Tuesday, March 23, 2010

Turkey as Israel's Replacement?

Silke boils down Stratfor's analysis: Israel you better behave or the US will replace you by Turkey. It's an empty threat. Israel suits the American need of balancing the western Middle East better than Turkey every could, for one reason - due to its demographics it is, reliably, at the historical and practical limit of its power projection.

The Turks have dominated the region for hundreds of years. The last thing the US wants to do is empower a resurgent Islamist Turkey, with an economy that dwarfs the rest of the Middle East (17th largest in the world), to reassert itself. That creates the exact conditions the US wants to avoid - a regional hegemon that can consolidate landmass and threaten US interests.

The US needs Israel to contain Egypt and Syria, and protect the Jordanians from both. In the American playbook, Turkey would be useful as a counter to Iran (and Russia), but it does not seem eager to take on this role. The Turks understand that Iran is currently driving the geopolitics of the Middle East - incidentally, driving out American power. The winning position is to act as mediator between the Arabs and Persians, leveraging their mutual antipathy to assume influence over both.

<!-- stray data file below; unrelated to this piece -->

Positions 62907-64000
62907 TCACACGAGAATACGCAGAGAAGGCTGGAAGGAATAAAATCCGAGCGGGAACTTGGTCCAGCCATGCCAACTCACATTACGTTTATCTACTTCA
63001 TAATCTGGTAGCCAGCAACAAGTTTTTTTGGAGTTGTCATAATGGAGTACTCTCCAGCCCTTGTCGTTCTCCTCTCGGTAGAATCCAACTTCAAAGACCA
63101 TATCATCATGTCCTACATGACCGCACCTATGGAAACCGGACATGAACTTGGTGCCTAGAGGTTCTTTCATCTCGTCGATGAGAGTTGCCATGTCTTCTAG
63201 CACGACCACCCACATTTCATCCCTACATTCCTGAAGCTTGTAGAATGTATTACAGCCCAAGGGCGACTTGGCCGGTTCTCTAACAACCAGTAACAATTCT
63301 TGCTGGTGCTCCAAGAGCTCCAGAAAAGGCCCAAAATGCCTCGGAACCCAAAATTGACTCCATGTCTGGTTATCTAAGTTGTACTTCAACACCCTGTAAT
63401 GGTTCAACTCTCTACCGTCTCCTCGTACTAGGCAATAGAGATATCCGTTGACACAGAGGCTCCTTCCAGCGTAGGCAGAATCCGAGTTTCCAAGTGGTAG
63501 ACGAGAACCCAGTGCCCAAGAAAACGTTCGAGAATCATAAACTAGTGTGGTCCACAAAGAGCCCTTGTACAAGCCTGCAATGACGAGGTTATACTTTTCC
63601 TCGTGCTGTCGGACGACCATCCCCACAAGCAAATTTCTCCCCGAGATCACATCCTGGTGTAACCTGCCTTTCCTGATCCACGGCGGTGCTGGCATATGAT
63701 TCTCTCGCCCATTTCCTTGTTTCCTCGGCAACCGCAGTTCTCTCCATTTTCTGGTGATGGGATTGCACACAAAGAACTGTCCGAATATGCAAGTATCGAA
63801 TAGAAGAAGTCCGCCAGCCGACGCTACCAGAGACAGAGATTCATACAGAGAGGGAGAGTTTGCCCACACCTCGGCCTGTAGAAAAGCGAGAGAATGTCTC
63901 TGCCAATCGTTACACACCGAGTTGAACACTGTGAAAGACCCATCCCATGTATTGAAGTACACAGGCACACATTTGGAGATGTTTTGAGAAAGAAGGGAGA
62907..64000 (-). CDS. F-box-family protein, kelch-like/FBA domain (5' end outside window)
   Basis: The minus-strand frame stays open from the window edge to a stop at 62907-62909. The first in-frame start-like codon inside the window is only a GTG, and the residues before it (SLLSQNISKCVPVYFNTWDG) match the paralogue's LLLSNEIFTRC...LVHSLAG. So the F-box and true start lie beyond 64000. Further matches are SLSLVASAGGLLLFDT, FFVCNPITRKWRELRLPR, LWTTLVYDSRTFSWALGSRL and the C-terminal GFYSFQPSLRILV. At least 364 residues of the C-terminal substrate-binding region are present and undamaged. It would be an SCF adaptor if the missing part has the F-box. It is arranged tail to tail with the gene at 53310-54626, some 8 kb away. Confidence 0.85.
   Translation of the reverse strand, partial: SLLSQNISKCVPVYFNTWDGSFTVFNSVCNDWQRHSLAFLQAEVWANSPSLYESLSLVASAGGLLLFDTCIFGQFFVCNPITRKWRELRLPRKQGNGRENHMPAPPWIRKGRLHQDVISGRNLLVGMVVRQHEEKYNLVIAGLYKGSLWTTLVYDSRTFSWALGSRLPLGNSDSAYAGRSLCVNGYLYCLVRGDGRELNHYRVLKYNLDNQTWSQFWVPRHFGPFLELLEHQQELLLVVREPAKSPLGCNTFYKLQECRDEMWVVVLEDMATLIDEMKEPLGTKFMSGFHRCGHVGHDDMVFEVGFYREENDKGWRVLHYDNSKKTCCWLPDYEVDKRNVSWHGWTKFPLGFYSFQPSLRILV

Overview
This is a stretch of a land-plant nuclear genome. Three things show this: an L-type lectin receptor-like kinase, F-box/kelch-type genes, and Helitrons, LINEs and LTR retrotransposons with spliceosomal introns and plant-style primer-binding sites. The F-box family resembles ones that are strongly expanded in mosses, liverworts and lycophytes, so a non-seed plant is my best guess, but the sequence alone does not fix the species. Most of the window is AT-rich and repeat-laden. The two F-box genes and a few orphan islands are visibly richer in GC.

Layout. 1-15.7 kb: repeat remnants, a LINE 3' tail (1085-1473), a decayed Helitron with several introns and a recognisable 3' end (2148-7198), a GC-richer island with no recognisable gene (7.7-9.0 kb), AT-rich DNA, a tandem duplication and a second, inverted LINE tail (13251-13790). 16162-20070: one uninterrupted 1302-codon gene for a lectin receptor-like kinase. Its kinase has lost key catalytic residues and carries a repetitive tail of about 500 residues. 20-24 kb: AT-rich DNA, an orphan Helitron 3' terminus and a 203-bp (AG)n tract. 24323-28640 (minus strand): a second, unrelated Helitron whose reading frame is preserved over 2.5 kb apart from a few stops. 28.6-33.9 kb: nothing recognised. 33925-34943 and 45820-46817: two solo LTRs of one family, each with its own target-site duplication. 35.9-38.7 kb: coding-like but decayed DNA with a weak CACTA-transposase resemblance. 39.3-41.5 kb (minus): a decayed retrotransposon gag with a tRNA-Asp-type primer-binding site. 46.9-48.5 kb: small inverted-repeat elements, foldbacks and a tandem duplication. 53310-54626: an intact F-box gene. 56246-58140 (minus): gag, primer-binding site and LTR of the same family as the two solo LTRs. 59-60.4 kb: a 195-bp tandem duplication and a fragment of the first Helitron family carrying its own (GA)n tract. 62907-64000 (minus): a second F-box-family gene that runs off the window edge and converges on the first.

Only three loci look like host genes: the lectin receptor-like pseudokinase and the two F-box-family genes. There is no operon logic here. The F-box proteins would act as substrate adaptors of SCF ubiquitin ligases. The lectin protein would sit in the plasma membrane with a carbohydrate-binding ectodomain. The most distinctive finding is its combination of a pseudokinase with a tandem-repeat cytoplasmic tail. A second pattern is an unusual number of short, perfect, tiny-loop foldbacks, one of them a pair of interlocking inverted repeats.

Fundamentally, no one is challenging Turkish sovereignty, the way multiple states and international institutions are with Israel. The Turks are secure and growing, if slowly. They don't depend on the US the way Israel does, by which I don't mean aid, but the broad industrial base necessary to ensure national survival in wartime. They can afford to (re)build their own empire on their own terms.

By the way, the same goes for Egypt and Syria as well. Both nations are at historical lows, geopolitically. Capability drives intent: 70 million starving Egyptians may be fighting for bread today, but 70 million well-fed Egyptians can be raising an army tomorrow.

Israel is a lamb among sleeping lions.

There is no replacing Israel in the US alliance system, and any such talk is rubbish. Obama wants regime change in Jerusalem to a government more pliant to American sensitivities; no one is seriously contemplating displacing Israel. An Israel without a great power backer will not shrink its ambitions, but will use its operational freedom to boldly assert itself in ways it is currently constrained from doing, the way it did in '67 and '73, when Israeli tanks were positioned on the gates of Damascus and Cairo. The Americans want that kind of capability, but only under their control.

The last American President to make similar demands of Israel was Clinton; Netanyahu faced off with him and lost, bringing Barak to power. We'll see.

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